Letter: My remarks to school board

Published 7:02 pm Friday, October 25, 2019

Dear Editor,

I was grateful to the members of the TCSS Board of Education for their willingness to hear public comment on the senior property tax issue at their October work session. As the LDN noted in its coverage, I was privileged to speak at that meeting. I wanted to share the full text of those remarks (below) with a broader public who were unable to attend the meeting.  Here is what I said, with a brief section cut due to space limitations:

“I am here to speak as a member of what I believe to be a majority of LaGrange citizens: dutiful but quiet citizens who believe that the education of our young people is the most important thing we can do for the future of our community. We fully support our school system in its efforts and have great confidence and hope in our newly appointed leader. We want to give him all that he, his leadership team, our principals, our teachers and our staff need to help TCSS become the best it can be. And, we are proud and grateful to support that effort through our tax dollars, whether we are young or old, working or retired.

Yes, I know that I make this statement as a college president of a non-profit enterprise. But you need take only one brief glance at my graying hair, growing paunch and slowing gait to realize that at some point in the not-too-distant future I will be joining the ranks of retired senior citizens. (Note: I made that statement knowing that I would announce my intention to retire to our board later that week. My wife and I are currently searching for a house of our own in LaGrange. Prior to that, we owned a house on College Avenue which we sold earlier this year).

I applaud the school system for taking a careful, fact based, transparent approach to considering this question, one with people of good will and intent on both sides. What I would ask of you as you proceed is that you take ample time to weigh the facts and others’ experience with this as carefully as you can, keeping the following questions in front of you: If the move shifts the tax burden from one group to another, how will that impact both groups? What impact will that have on the community? If the goal is to help our poorer citizens who own property, what will the impact be to the large number of even poorer seniors who rent their homes, who have property taxes passed on to them in their rent? Will they receive any benefit, or perhaps suffer from future higher rates passed on in higher rents? If budget cuts are required to do it, where will they likely come—most likely I imagine from reducing the number of teachers? How will that impact student learning?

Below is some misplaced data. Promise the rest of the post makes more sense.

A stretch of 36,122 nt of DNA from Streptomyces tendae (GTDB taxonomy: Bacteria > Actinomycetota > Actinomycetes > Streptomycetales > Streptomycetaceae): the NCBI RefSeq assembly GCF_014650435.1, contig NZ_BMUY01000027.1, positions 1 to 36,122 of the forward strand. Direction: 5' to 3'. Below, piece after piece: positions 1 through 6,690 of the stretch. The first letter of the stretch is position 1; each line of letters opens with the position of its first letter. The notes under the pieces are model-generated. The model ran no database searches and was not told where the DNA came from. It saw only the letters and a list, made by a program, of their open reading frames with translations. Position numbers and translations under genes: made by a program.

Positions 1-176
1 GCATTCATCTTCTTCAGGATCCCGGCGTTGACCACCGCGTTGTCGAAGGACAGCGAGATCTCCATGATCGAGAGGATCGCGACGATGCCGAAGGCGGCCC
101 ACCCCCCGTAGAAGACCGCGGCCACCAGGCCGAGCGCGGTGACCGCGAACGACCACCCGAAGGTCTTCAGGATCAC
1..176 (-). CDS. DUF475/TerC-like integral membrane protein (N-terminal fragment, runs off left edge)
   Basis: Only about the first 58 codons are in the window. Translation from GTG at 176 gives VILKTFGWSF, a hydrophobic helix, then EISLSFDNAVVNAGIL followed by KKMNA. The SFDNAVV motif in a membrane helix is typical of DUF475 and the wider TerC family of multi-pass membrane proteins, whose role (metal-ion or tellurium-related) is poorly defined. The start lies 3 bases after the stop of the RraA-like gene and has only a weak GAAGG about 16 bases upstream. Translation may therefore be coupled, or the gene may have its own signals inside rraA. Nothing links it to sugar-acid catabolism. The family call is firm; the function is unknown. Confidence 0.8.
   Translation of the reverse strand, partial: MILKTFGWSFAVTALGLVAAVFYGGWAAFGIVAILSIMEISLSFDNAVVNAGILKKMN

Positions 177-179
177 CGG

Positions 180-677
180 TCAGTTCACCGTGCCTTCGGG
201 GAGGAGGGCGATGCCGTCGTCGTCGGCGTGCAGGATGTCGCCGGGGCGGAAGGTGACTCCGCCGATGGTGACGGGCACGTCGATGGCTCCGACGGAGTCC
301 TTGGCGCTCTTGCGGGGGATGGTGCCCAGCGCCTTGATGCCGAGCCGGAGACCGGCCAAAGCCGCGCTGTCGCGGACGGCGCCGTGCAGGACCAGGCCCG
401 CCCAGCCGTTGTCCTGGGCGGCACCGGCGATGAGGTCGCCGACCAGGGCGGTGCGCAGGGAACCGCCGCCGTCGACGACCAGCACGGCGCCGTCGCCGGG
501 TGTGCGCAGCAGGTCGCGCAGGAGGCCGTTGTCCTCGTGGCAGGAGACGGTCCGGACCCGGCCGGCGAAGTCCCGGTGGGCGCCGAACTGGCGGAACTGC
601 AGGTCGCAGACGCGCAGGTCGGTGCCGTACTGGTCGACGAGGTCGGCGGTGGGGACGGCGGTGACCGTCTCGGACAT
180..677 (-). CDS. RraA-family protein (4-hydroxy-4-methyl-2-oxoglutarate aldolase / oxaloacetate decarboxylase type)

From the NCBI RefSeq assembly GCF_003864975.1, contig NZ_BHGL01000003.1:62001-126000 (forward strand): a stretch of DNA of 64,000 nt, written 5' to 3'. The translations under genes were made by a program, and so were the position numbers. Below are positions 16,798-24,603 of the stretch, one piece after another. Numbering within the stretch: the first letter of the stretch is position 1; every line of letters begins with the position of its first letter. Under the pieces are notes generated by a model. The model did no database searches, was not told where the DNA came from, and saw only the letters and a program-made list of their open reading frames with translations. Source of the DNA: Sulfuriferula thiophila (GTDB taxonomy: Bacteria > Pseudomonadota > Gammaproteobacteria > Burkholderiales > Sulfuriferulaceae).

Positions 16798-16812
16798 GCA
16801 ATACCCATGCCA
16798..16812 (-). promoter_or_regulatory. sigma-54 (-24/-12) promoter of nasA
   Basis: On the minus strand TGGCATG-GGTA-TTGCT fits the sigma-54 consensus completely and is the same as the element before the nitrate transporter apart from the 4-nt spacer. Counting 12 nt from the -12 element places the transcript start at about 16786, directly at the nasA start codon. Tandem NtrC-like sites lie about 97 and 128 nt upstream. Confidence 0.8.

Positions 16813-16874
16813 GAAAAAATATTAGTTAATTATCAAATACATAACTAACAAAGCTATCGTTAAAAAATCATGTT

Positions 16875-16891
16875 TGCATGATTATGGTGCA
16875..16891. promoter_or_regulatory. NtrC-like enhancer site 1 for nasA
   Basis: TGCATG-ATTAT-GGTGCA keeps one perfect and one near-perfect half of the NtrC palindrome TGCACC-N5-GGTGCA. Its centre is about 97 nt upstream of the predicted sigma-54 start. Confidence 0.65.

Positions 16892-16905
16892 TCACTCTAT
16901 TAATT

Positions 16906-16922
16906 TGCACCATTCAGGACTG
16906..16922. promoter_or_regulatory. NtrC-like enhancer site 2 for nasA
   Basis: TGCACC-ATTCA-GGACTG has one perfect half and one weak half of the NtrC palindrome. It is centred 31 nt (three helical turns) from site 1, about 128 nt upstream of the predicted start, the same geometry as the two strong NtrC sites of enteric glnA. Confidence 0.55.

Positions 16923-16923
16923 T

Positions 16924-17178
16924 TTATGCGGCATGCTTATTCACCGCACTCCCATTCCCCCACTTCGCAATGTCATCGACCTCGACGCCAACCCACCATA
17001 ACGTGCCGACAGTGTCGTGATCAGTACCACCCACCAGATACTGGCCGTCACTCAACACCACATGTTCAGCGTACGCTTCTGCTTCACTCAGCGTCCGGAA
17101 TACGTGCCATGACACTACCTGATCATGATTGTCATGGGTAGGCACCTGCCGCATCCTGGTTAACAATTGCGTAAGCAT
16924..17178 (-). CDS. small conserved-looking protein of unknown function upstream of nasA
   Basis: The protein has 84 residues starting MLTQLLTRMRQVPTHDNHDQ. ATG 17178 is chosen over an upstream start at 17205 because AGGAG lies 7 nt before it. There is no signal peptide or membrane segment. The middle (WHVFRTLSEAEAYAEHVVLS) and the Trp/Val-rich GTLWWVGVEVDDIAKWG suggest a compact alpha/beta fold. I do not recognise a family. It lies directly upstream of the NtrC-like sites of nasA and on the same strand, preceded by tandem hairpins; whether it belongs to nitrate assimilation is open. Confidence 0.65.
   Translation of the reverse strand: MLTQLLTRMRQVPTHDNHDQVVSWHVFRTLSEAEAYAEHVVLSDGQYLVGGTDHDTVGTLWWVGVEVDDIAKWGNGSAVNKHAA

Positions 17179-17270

On this last, I would beg you, whatever you do, make it at least revenue neutral. Let’s not cut the legs out from under Dr. Shumate just as he is beginning to form his plan for doing all that we invited him here to do.

Dan McAlexander